“And without faith it is impossible to please God, because anyone who comes to him must believe that he exists and that he rewards those who earnestly seek him.” (Hebrews 11:6)
The word impossible doesn’t show up much in English translations of the Bible — and mostly only to say that nothing is impossible for God (except lying in Hebrews 6:18). But the writer of Hebrews used the word several times, including this one.
Impossible doesn’t leave room for sometimes or occasionally or even very rarely. It’s an absolute word. We can never ever make God happy without trusting him. That’s not really surprising, though; we wouldn’t expect God to be happy with anyone who thinks He is pretend.
The mind-swivling idea behind the word impossible here is that it means it is possible for a mere human person to please God if we believe He is real — in all the ways His Word describes — and to keep looking for Him like we expect to find Him and get everything we will ever need from Him.
God likes that.
Think: Can someone who has already “found God” through faith in Jesus keep “earnestly seeking” Him? If so, how? And how does He reward our searching?
Pray: Ask God to help you to keep trusting Him more and more and to keep finding more and more about Him in every area of your life.
Do: Search out more about God by going to BibleGateway.com and typing the word impossible into their search engine. Notice especially the nine or so New Testament passages.
“By faith Enoch was taken from this life, so that he did not experience death; he could not be found, because God had taken him away. For before he was taken, he was commended as one who pleased God.” (Hebrews 11:5)
You can read the whole biography of Enoch in Genesis 5:21-24. It’s basically this: He walked with God for 300 years and then “God took him away.” Today’s verse makes sure we know that’s not just polite funeral talk. God was so pleased with Enoch that He let the man skip death.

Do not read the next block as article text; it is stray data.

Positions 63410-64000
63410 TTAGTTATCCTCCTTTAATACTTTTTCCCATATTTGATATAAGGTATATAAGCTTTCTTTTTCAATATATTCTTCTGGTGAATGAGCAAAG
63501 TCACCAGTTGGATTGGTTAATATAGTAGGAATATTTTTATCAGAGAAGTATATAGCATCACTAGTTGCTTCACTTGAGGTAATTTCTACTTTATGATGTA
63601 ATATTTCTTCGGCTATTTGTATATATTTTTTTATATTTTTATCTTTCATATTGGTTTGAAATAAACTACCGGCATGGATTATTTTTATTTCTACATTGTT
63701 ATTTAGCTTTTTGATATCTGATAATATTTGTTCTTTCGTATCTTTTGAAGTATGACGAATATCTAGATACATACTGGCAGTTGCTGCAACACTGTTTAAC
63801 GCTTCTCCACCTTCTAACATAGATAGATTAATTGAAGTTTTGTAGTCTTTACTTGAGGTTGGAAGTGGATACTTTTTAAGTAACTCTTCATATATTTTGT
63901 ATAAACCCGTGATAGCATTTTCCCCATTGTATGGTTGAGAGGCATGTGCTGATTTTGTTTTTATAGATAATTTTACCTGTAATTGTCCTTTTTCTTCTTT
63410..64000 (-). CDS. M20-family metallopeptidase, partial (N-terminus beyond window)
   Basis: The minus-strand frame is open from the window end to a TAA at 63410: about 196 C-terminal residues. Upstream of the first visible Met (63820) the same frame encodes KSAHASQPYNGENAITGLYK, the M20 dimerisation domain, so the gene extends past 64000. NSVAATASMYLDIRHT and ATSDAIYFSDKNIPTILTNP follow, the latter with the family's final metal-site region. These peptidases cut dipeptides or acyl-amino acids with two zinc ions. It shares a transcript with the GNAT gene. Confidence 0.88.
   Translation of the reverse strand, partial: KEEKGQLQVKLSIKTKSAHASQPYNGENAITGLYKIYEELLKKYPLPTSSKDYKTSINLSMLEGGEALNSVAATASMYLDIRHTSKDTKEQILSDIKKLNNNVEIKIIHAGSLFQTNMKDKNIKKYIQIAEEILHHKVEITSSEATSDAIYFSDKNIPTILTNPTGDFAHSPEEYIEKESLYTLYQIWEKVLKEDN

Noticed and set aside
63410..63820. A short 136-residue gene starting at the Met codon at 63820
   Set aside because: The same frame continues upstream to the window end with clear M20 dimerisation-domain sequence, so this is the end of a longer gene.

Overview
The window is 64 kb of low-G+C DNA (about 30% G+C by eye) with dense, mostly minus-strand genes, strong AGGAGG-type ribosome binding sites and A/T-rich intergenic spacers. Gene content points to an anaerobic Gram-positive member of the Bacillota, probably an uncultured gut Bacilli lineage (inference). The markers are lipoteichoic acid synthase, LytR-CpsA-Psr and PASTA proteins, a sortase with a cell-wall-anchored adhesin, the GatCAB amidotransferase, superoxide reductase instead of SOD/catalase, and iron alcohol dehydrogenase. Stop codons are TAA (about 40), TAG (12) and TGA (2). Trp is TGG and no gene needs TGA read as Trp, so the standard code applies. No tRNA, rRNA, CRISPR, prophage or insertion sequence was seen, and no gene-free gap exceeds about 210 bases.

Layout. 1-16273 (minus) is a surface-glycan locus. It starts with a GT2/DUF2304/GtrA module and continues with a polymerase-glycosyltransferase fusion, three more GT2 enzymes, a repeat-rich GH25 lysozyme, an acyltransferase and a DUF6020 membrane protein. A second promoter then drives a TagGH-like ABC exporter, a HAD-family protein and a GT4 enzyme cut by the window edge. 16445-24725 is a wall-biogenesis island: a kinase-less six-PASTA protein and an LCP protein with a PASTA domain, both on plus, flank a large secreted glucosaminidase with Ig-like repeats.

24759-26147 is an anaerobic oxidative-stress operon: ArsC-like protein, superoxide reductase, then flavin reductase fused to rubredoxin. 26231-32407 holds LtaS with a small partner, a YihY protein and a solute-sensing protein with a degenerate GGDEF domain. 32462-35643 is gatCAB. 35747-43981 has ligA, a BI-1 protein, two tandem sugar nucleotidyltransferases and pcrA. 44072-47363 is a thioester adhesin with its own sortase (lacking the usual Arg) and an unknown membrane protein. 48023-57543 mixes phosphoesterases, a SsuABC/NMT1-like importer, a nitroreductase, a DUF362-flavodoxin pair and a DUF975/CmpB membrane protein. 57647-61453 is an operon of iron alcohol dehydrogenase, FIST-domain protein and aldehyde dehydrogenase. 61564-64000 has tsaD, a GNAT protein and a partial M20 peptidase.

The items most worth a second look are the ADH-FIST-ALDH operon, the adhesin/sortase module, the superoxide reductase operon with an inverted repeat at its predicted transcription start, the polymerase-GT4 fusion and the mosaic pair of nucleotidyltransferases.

Why? Enoch walked with God. It says so twice in his bio there in Genesis.
That phrase has become so cliché in modern Christian circles that it has lost almost all of its meaning. Here’s how it makes sense to me:
I walk with God when I believe in His presence with me enough to actively include Him in what is happening with me right now, in this moment. I think the strength of our faith can be measured in how many of those moments we can string together. Perfect faith would be a life in which those moments are never interrupted by faithless ones.
Think: What percentage of your waking hours would you say include an awareness that God is with you and that you are His?
Pray: Ask God to help you to walk with Him more and more as you grow in your ability to trust Him.
Do: Notice how this idea of endurance in “walking with God” fits into what James wrote in James 1:2-4. Wonder if Enoch faced a lot of trials that helped him trust God with so much endurance.
“By faith Abel offered God a better sacrifice than Cain did. By faith he was commended as a righteous man, when God spoke well of his offerings. And by faith he still speaks, even though he is dead.” (Hebrews 11:4)
So what does faith look like in the real world? That’s the question Hebrews 11 answers by pointing to real-world people who made choices based on faith in what they could not see.
I’m not sure Abel is the most encouraging example to kick things off with. After all, he died for his act of faith, killed by his jealous and apparently faithless brother. But we see three big things about faith choices from his story.
1) Faithful sacrifice doesn’t always lead to a “good” outcome on this side of heaven. In fact, it might get you killed.
2) God honors those who trust Him with their actions. What is it worth to be “lifted up” by God?
3) Our acts of faithfulness may outlive us. Abel’s example is still echoing off the walls of history and contributing to the glory of God long after he and his brother and everyone he knew at the time have died. What else can you do that will matter (in a good way) a hundred, a thousand, or a million years from now?
Think: Has acting on your faith in the invisible God ever cost you anything? Has it ever gained you anything? How can you know?
Pray: Ask God to help you to be willing to act based on your faith in Him even if it may cost you something valuable.
Do: Make a quick list of three choices you made this week because you believe God.
The first book of the series, Percy Jackson & the Olympians is The Lightning Thief. Think the Greek gods were dead and gone? Wrong answer! Many of you may have seen the movie, and know that Percy gets kicked out of school – again – right before he finds out he’s actually a demi-god, or [...]